September 4, 2022 2:52 am

A broken clock is far more reliable.

Duane
Reply to  Climate believer
September 4, 2022 4:40 am

Annual tropical weather projections aren’t “climate”.

Tom in Florida
Reply to  Duane
September 4, 2022 6:43 am

And the season peaks in mid to late Sep, we ain’t there yet. And still, it only takes one to ruin your life.

Jtom
Reply to  Tom in Florida
September 4, 2022 7:00 pm

The season’s climatological peak of activity occurs around September 10 each season. Danielle is a hurricane (again) but is expected to weaken steadily. Earl has been fighting to be a hurricane, and will likely do so. It even has a possibility of being a major ‘cane. Both, however, look destined to be fish storms.

There is a tropical wave coming off the coast of Africa given only a 20% chance if becoming a tropical depression in the next five days. Other than that, bupkis for the next five days. That brings us to Sept. 9.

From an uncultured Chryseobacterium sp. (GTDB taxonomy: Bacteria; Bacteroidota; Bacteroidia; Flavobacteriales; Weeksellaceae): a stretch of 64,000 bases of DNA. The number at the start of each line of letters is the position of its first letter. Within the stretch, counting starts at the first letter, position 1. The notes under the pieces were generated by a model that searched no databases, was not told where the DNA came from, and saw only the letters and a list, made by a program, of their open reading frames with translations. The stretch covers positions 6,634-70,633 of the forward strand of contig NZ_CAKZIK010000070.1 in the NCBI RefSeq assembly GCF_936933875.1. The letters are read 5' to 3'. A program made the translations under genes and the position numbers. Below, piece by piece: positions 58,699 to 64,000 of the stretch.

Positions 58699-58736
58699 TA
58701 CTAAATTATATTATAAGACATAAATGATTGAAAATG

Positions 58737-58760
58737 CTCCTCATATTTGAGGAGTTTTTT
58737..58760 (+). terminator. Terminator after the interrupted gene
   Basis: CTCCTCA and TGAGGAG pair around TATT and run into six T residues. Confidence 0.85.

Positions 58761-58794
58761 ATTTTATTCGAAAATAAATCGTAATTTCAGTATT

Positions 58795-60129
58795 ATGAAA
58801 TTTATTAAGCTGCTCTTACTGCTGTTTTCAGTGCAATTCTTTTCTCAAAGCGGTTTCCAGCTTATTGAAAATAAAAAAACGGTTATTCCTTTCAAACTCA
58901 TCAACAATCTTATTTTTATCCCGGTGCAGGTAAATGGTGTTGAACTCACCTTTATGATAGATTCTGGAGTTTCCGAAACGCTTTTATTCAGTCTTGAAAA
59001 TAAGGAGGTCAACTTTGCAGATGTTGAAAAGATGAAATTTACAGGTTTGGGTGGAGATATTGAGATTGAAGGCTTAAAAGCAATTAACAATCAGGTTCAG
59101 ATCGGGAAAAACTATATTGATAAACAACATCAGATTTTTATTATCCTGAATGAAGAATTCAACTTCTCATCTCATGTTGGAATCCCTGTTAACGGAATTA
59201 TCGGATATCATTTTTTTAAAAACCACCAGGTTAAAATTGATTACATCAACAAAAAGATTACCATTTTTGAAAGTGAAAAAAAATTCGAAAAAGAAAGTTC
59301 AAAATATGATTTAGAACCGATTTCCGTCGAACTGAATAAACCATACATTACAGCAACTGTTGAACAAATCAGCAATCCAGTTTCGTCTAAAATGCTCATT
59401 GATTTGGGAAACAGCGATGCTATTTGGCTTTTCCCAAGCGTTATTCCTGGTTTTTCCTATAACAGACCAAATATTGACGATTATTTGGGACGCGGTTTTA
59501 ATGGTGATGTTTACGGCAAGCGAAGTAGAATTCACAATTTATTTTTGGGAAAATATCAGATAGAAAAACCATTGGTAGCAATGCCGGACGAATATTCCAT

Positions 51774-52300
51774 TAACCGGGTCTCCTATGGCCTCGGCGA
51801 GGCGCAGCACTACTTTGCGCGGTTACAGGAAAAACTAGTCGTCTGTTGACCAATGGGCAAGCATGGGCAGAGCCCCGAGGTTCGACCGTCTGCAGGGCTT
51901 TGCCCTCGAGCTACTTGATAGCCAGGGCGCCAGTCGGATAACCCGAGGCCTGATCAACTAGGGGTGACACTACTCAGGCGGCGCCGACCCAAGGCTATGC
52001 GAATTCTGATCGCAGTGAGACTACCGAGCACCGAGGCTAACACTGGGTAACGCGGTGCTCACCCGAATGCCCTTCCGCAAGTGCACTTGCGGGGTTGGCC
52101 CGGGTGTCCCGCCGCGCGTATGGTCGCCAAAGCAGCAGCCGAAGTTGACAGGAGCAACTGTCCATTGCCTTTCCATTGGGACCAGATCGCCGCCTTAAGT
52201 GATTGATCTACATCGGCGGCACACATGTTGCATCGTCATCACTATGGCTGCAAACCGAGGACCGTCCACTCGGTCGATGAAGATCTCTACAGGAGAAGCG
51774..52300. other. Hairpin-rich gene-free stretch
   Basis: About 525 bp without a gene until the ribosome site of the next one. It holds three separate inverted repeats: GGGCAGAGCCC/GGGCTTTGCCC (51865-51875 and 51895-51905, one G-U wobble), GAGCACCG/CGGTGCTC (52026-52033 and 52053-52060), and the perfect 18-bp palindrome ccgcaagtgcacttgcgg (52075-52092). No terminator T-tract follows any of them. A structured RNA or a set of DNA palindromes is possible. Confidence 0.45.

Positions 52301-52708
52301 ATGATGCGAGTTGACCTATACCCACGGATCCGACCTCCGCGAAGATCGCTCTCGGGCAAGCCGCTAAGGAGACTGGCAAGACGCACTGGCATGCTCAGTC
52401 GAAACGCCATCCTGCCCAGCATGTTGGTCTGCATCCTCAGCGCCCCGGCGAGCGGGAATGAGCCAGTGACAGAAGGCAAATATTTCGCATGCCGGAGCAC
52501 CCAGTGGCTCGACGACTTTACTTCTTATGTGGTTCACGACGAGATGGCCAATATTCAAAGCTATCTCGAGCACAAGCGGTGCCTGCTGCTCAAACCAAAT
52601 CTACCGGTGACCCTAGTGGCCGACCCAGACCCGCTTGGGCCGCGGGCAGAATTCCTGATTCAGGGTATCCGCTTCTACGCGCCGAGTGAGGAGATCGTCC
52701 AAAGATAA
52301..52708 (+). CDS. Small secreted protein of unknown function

We may have that one ‘cane that hits us where it hurts, but at the moment it looks like we will pass peak activity without a tropical cyclone event affecting the US. There doesn’t seem to be much energy in the weather this year.

HotScot
Reply to  Duane
September 4, 2022 8:53 am

Alarmist’s like you keep telling us they are.

You also assure us the “Science is settled” (Obama) and you’re the experts, or so you keep telling us all.

Duane
Reply to  HotScot
September 4, 2022 10:16 am

I am not an alarmist – I am anti warmunist.  I am also anti-ignorant writing and commenting too.  Facts matter, not feelings

Reply to  Duane
September 4, 2022 5:09 pm

Sadly facts these days are formed by feelings.
And facts are always a matter of definition.
When is a storm a ‘tropical storm’ or a’hurricane’?
When someone gives it a name?

HotScot
September 4, 2022 2:52 am

The science is settled my a$$.

Gregory Woods
Reply to  HotScot
September 4, 2022 4:49 am

Woke Science for sleepy scientists…